Railroad Conductor Salary
Job Description for Railroad Conductor
While some who recall the "golden era of train travel" believe that a train conductor simply walks the aisles and punches tickets, the reality is that this job has morphed considerably over time. Today’s train conductors do hard, heavy work in all weather conditions and at all hours of the day and night. Essentially, they are responsible for making sure that trains operate as efficiently as possible, no matter what could go wrong.Read More...
Most train conductors start out as conductor trainees who work on-call hours and have no predictable schedule. While they are generally required to hold a high school diploma or GED, they learn the vast majority of their work through training provided by their employer. The ability to lift 80 pounds is an absolute requirement, for example, since this is the weight of the often-replaced knuckles which connect train cars to one another.
Of course, railroad conductors are required to travel extensively. Training is generally carried out in one location, while the conductor may be based in another location. Despite this, a conductor may have to travel extensively to go where the company needs him. Those in this position are generally not guaranteed a minimum number of hours, though they are compensated at a very high rate per-hour. Once fully-fledged, they can get as much as five weeks of paid vacation per year.
A somewhat unique requirement of this and other railroad jobs is to join the railroad labor union, and they are expected to remain members for as long as they're employed in the industry.
Railroad Conductor Tasks
- Coordinate movement of trains and rail cars.
- Maintain accurate, clear documentation of train movement.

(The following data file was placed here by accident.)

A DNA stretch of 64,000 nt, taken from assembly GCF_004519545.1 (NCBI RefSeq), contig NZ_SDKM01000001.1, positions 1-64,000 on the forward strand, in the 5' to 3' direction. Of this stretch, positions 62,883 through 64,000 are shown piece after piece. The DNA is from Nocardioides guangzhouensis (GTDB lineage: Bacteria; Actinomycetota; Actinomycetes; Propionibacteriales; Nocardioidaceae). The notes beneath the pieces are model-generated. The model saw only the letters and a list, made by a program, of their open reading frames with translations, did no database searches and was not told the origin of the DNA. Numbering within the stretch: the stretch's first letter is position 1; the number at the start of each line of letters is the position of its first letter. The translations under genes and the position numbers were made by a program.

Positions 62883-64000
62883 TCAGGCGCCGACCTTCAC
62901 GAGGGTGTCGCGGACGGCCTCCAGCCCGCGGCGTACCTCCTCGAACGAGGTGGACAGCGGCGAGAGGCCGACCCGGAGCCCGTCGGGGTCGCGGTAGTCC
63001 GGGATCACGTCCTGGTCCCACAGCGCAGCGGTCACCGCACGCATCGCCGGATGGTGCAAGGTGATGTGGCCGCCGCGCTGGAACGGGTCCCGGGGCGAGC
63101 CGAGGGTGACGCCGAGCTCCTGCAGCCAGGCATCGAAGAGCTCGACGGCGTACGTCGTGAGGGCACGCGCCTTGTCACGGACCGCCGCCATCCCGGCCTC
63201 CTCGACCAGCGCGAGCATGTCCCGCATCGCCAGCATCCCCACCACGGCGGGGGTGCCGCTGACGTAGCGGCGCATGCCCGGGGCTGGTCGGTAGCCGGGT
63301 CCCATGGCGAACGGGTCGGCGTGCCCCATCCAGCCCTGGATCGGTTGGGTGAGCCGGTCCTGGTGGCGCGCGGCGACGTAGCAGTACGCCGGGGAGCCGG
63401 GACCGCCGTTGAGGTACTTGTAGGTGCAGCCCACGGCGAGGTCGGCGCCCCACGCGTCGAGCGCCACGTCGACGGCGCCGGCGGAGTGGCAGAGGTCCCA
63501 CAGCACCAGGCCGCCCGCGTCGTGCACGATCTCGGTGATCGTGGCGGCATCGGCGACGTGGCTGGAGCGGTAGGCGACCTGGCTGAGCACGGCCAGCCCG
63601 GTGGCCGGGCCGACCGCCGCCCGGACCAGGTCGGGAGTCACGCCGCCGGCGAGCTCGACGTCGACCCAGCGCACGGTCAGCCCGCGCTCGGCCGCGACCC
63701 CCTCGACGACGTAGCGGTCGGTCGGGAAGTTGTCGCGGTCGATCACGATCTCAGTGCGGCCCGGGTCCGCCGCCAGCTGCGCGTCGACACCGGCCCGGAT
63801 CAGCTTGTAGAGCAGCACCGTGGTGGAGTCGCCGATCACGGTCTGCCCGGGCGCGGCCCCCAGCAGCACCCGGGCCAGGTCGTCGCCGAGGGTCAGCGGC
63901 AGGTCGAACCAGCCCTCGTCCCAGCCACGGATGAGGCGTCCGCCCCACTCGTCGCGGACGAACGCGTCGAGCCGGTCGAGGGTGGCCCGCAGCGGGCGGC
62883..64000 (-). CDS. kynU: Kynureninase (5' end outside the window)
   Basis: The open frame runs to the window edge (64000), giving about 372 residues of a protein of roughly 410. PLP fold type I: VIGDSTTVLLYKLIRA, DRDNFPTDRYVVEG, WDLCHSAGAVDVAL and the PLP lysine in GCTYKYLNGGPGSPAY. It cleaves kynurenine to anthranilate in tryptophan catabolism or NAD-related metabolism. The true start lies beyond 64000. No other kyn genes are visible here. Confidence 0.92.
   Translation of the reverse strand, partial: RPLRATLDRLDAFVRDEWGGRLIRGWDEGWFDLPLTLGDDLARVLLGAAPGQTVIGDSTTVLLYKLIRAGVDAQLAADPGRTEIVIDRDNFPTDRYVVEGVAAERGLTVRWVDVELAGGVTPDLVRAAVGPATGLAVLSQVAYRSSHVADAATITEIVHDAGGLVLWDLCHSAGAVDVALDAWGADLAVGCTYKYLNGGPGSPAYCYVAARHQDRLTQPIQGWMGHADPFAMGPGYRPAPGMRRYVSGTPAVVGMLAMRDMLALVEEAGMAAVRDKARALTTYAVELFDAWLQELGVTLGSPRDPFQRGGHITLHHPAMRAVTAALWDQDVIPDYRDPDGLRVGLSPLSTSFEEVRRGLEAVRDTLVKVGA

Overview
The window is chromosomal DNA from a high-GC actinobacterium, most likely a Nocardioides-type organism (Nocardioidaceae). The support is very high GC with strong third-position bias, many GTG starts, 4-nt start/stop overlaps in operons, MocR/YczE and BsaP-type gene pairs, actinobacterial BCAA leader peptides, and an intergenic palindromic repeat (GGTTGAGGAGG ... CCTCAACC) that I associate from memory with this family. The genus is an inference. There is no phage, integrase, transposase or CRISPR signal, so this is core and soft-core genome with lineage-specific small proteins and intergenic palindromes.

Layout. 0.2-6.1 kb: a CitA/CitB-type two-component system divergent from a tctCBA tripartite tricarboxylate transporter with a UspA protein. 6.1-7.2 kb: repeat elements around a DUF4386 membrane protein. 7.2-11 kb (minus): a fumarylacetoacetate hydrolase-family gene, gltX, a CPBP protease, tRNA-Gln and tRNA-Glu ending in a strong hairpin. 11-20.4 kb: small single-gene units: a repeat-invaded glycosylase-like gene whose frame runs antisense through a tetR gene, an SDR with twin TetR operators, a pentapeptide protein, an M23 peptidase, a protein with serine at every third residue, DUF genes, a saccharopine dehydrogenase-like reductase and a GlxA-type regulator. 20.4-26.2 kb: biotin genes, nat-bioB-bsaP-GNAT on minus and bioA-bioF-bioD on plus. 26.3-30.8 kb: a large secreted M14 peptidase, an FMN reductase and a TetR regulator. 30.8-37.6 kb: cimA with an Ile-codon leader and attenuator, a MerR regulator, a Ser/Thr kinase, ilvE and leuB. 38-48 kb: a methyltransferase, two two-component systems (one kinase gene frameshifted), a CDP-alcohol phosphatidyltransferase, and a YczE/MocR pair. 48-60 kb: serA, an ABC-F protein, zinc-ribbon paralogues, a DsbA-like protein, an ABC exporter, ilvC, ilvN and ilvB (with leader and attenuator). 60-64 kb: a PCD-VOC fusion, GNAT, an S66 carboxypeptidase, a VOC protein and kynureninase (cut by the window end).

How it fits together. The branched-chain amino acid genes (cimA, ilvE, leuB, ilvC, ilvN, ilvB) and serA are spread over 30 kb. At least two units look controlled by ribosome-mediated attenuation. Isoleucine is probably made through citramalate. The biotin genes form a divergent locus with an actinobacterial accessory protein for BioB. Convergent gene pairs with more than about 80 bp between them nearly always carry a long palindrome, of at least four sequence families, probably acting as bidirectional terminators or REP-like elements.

- Communicate train and rail movement or switches with crew.
- Operate track switches, inspect, couple and un-couple rail cars.
Railroad Conductor Job Listings
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Popular Employer Salaries for Railroad Conductor
Dominating the field, Norfolk Southern Corporation, Union Pacific Railroad, BNSF Railway Company, CSX Corp, and Genesee and Wyoming Inc. are top firms with a reputation for hiring a great number of Railroad Conductors. Heading up the field in terms of compensation, Union Pacific Railroad offers the most; Railroad Conductors earn $75K on average there.
Pay by Experience Level for Railroad Conductor
Median of all compensation (including tips, bonus, and overtime) by years of experience.
Experience seems to be a major factor in determining the incomes of Railroad Conductors. Railroad Conductors in the early stages of their careers take home approximately $51K on average. The average for people in the five-to-10 year group is only a little larger at $59K. Railroad Conductors with one to two decades of relevant experience report an average salary of approximately $68K. Survey participants who have worked for more than two decades report bringing in $81K on average.